Marathoners flat-out love to run.
They run in the midnight sun in Norway, at the North Pole, across Antarctica and on the permanent ice cap of Greenland. They're only too happy to dodge lightning bolts, flash floods or packs of snapping dogs if that's what it takes to complete the 26.2-mile race.
So when organizers of the Chicago Marathon began directing runners off the course shortly before noon Oct. 7, a collective gasp went through the running community.
Cancellations and closures are incredibly rare even for smaller marathons -- and for the major marathons, they are unheard of, says Ryan Lamppa, a researcher for the last 15 years for Running USA, a nonprofit national organization that promotes running.
Nobody wants to shut down a marathon. But organizers have to be ready if they need to.
"Canceling the race is something we don't want to think about," says Marc Chalufour, communications manager for the Boston Athletic Assn., which manages the Boston Marathon. "The repercussions are many." Sponsors, organizers, vendors and even the runners are all heavily invested in the event, which may have been scheduled to be televised. There is potential loss to the event's image, costing future sponsors.
The Chicago Marathon was shut down by executive director Carey Pinkowski as more than 300 runners were stricken by heat, which by 2:30 p.m. topped 85 degrees (with more than 85% humidity) -- a record for that race. One runner, Chad Schieber, 35, of Midland, Mich., who was later determined to have had a heart condition, died shortly after the race. The organizers declined to comment on the events leading up to the cancellation decision.
Hellish weather of a different kind assaulted the more than 20,000 runners six months ago at the Boston Marathon as weather forecasts hinted at gale force winds and temperatures in the 30s, and marathon officials scrambled to anticipate the effects of harsh wind and freezing rain.
At the 38th running of the New York City marathon Nov. 4, organizers are expecting nearly 40,000 runners and planning for just about anything, including fluke weather.
For the most part, marathon organizers think in terms of managing potential problems, not canceling a race -- but they do prepare for that contingency.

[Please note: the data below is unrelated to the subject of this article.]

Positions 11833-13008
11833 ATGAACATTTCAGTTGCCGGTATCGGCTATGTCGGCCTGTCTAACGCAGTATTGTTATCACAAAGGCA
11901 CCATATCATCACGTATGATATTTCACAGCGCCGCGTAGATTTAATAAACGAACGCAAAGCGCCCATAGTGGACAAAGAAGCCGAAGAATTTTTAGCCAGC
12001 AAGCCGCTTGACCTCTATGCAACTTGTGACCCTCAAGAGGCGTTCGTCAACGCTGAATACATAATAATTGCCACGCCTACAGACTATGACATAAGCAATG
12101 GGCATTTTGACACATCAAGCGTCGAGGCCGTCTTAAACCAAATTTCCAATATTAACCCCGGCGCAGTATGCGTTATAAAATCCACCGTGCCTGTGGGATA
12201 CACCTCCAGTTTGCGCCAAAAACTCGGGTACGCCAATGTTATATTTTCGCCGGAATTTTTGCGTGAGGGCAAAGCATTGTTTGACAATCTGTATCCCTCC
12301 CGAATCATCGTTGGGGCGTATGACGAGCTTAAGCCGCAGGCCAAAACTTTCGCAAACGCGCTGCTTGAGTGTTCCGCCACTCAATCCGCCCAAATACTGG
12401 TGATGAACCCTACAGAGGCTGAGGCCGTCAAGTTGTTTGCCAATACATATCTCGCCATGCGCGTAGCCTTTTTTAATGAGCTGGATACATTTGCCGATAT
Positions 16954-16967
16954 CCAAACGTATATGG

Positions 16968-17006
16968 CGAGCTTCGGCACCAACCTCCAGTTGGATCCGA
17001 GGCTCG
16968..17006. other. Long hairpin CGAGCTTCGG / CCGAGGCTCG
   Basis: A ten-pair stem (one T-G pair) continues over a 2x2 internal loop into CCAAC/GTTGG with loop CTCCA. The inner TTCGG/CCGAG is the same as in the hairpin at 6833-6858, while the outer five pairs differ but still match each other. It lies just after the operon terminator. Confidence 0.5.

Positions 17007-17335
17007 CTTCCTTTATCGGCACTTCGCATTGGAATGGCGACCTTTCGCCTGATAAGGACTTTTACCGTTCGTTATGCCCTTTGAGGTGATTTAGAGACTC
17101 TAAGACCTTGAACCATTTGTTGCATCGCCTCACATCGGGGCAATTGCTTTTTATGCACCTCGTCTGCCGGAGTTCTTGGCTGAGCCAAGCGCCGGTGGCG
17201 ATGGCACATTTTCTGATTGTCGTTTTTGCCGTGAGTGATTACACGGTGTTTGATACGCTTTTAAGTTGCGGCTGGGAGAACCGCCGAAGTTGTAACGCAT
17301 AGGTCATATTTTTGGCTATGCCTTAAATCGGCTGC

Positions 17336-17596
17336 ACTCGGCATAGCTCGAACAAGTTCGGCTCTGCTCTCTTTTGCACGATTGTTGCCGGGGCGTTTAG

A web of services
Putting on a marathon is an enormous operation for a large, metropolitan area, involving a web of organizers, police, fire, emergency medical services, transportation, sanitation and parks and recreation departments, among others, who send staff to observe the event for potential problems.
Representatives of city and county agencies will often be stationed at a central command post, where they consult with organizers throughout the race.
Major marathons have liquids stations about every mile as well as more than half a dozen medical aid stations along the way and at the finish line. Volunteers and medical personnel stationed at these sites are in constant contact, via radio and cellphone, with the medical director and others to report problems.
"Most of the big races will have radio communication and documentation of the type of illnesses that are being seen," says Dr. Brian Krabak, a sports medicine physician at the University of Washington and Children's Hospital in Seattle, who has served as medical director for marathons and ultramarathons nationally and throughout the world.
"There will be a coordination of services so if someone is pretty sick and needs to go to the emergency room, they'll be taken away by ambulance. All of this is being communicated to the head medical director," he says.
There may even be emergency medical technicians roaming the course, Krabak adds, "so you are always dynamically testing what's going on. It's a big communication system."
At large races, the marathon team will have spent months planning the race and anticipating the needs of the runners. In the final weeks before the race, they look to the sky and say a prayer.
In the case of the Boston Marathon, the initial reports were grim. "About two weeks out we started to get long-term forecasts of a gale blowing in, heavy rains, near-freezing temperatures," Chalufour says.
Race officials had to anticipate the effect of freezing weather not only on the runners, but also on the 5,000 volunteers, who wouldn't have the benefit of running to stay warm, and on the race infrastructure, which could be blown away.
Their preparations included e-mail updates to all entrants on the potential weather conditions and information about hypothermia.
"What it came down to is, as late as 2 a.m. or 3 a.m. [on the day of the event], there were heavy, heavy winds, but then it died down," Chalufour says. "By the time people were showing up, it was dreary but not unsafe."